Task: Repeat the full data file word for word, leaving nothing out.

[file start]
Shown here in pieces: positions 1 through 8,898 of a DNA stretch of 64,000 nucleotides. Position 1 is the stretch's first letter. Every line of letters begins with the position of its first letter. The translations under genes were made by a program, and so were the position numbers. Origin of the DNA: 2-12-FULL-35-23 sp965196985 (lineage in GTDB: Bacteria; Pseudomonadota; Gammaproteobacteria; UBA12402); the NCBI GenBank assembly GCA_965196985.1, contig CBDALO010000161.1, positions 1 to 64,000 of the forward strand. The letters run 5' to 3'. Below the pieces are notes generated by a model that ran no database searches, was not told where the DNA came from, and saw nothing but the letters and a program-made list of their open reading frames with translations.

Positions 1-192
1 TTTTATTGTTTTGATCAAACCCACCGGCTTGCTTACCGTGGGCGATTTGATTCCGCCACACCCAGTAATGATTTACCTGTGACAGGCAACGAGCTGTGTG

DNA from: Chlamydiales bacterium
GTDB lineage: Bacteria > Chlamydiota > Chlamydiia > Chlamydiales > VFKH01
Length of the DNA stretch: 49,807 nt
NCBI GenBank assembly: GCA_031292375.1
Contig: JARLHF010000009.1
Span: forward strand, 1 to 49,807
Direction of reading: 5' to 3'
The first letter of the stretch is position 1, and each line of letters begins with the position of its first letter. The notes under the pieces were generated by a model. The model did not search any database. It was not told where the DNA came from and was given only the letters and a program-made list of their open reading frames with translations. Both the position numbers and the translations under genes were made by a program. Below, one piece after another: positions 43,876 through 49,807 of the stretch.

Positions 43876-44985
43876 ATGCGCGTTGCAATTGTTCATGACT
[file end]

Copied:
Shown here in pieces: positions 1 through 8,898 of a DNA stretch of 64,000 nucleotides. Position 1 is the stretch's first letter. Every line of letters begins with the position of its first letter. The translations under genes were made by a program, and so were the position numbers. Origin of the DNA: 2-12-FULL-35-23 sp965196985 (lineage in GTDB: Bacteria; Pseudomonadota; Gammaproteobacteria; UBA12402); the NCBI GenBank assembly GCA_965196985.1, contig CBDALO010000161.1, positions 1 to 64,000 of the forward strand. The letters run 5' to 3'. Below the pieces are notes generated by a model that ran no database searches, was not told where the DNA came from, and saw nothing but the letters and a program-made list of their open reading frames with translations.

Positions 1-192
1 TTTTATTGTTTTGATCAAACCCACCGGCTTGCTTACCGTGGGCGATTTGATTCCGCCACACCCAGTAATGATTTACCTGTGACAGGCAACGAGCTGTGTG

DNA from: Chlamydiales bacterium
GTDB lineage: Bacteria > Chlamydiota > Chlamydiia > Chlamydiales > VFKH01
Length of the DNA stretch: 49,807 nt
NCBI GenBank assembly: GCA_031292375.1
Contig: JARLHF010000009.1
Span: forward strand, 1 to 49,807
Direction of reading: 5' to 3'
The first letter of the stretch is position 1, and each line of letters begins with the position of its first letter. The notes under the pieces were generated by a model. The model did not search any database. It was not told where the DNA came from and was given only the letters and a program-made list of their open reading frames with translations. Both the position numbers and the translations under genes were made by a program. Below, one piece after another: positions 43,876 through 49,807 of the stretch.

Positions 43876-44985
43876 ATGCGCGTTGCAATTGTTCATGACT